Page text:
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Women's Health

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First-time mothers who have unassisted deliveries fare better than those who have c-sections or assisted vaginal deliveries

Of the nearly 4 million deliveries in the United States in 1996, 22 percent were by cesarean, 14 percent were vaginal deliveries assisted by forceps or vacuum extraction, and 64 percent were spontaneous vaginal deliveries. A new study reveals that first-time mothers who had cesarean or assisted vaginal deliveries had significantly lower general health and functioning 7 weeks postpartum than women who had unassisted vaginal delivery. In fact, women with assisted vaginal deliveries reported substantially worse sexual, bowel, and urinary functioning than women with spontaneous vaginal deliveries. This information should help doctors advise women about what to expect in the postpartum recovery period, given their delivery method, conclude the researchers from the University of Washington in Seattle.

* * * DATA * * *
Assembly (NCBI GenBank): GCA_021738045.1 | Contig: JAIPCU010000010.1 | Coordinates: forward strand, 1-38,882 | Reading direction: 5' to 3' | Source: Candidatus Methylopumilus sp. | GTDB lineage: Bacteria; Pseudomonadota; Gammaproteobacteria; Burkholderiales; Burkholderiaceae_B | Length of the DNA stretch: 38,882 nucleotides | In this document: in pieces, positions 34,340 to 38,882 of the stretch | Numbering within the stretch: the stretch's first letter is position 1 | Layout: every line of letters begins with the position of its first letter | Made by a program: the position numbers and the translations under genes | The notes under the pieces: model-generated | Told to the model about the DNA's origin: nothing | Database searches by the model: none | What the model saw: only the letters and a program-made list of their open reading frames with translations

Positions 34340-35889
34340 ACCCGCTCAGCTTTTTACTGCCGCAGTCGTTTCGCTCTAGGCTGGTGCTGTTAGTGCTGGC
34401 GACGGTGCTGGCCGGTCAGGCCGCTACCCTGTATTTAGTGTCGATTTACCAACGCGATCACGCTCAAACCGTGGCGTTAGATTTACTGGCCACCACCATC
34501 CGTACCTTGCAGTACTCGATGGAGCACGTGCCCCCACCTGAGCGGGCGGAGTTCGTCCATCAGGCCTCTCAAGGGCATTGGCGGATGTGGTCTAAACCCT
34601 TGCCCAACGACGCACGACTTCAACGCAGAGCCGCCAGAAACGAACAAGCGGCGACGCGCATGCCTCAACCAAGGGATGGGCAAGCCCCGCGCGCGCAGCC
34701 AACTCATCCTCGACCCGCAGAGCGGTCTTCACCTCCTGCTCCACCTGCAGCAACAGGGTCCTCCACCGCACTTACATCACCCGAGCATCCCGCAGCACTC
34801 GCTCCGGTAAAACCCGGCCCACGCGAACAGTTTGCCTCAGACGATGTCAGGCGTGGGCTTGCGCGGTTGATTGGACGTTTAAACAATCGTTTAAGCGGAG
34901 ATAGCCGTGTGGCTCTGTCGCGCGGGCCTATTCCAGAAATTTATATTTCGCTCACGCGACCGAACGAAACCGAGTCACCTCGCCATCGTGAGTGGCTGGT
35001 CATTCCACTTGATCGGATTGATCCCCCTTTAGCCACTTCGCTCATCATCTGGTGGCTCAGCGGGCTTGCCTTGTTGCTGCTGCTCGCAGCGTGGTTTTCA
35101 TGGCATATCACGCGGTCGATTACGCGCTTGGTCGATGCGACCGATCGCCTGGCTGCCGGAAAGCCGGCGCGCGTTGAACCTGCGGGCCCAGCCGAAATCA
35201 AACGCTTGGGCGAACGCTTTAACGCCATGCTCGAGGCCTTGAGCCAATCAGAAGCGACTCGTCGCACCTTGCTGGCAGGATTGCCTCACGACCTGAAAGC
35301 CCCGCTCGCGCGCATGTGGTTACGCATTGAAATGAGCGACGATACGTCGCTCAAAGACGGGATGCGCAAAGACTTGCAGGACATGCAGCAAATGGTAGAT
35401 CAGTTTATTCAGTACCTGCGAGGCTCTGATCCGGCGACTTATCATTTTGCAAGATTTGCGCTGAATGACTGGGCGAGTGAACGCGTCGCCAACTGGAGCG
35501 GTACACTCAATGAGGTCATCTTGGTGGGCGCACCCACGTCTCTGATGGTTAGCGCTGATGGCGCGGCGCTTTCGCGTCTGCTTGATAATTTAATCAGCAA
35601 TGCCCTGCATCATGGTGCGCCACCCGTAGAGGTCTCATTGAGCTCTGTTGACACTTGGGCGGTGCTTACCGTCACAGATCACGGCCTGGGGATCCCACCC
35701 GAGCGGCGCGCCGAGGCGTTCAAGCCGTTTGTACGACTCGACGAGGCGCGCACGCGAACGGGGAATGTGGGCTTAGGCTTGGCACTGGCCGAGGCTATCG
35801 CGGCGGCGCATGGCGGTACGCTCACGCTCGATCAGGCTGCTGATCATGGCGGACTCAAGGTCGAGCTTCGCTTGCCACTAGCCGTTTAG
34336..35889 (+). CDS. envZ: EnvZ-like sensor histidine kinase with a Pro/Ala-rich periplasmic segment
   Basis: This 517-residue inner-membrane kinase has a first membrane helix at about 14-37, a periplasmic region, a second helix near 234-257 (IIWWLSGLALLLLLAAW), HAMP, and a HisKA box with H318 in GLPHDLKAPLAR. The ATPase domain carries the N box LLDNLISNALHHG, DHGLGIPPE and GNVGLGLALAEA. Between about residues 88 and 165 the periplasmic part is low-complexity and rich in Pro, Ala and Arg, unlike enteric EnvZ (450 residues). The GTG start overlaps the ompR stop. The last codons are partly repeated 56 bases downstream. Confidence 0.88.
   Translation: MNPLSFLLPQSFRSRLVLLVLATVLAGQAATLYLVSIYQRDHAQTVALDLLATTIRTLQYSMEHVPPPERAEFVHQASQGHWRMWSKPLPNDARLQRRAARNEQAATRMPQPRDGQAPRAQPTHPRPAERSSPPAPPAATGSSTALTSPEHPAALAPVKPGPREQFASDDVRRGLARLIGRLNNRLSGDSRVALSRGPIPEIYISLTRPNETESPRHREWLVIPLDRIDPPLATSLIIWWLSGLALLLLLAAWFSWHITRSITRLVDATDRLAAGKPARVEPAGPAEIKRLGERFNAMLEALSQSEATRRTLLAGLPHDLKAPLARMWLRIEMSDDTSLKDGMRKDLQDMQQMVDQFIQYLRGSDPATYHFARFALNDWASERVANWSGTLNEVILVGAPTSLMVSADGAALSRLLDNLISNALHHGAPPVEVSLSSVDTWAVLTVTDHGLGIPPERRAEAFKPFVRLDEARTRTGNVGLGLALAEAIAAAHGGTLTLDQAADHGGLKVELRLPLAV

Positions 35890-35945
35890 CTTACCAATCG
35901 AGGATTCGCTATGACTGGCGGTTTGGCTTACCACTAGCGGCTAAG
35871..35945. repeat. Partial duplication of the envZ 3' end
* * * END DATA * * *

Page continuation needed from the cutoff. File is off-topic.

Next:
In a study that was supported in part by the Agency for Healthcare Research and Quality (National Research Service Award training grant T32 HS00034), the researchers analyzed data from a survey of maternity care at 10 hospitals in Washington State of women giving birth for the first time to a single infant in 1991. Compared with women who had c-sections, more women with unassisted vaginal delivery said they had no limitation when performing vigorous activities, such as running, lifting heavy objects, and participating in strenuous sports (65 vs. 45 percent); had no difficulty doing normal household tasks (50 vs. 34 percent); had excellent general health (32 vs. 20 percent); and had no limitations in social activities in the past month (56 vs. 45 percent).

Significantly more women with assisted vaginal delivery said they had not resumed sexual activity compared with women who had an unassisted vaginal delivery (40 vs. 29 percent) and suffered from bowel or urinary tract problems that interfered with their daily activities (50 vs. 40 percent). The mechanical trauma accompanying assisted vaginal delivery may have contributed to these women's problems following childbirth, note the researchers. They suggest that doctors should selectively substitute vacuum extraction for forceps, restrict use of episiotomy, and use more effective suture techniques and other methods to minimize the mechanical trauma of assisted vaginal delivery to improve the postpartum functioning of these women.

See "Delivery method and self-reported postpartum general health status among primiparous women," by Mona T. Lydon-Rochelle, Ph.D., M.P.H., Victoria L. Holt, Ph.D., M.P.H., and Diane P. Martin, Ph.D., M.A., in the July 2001 Paediatric and Perinatal Epidemiology 15, pp. 232-240.

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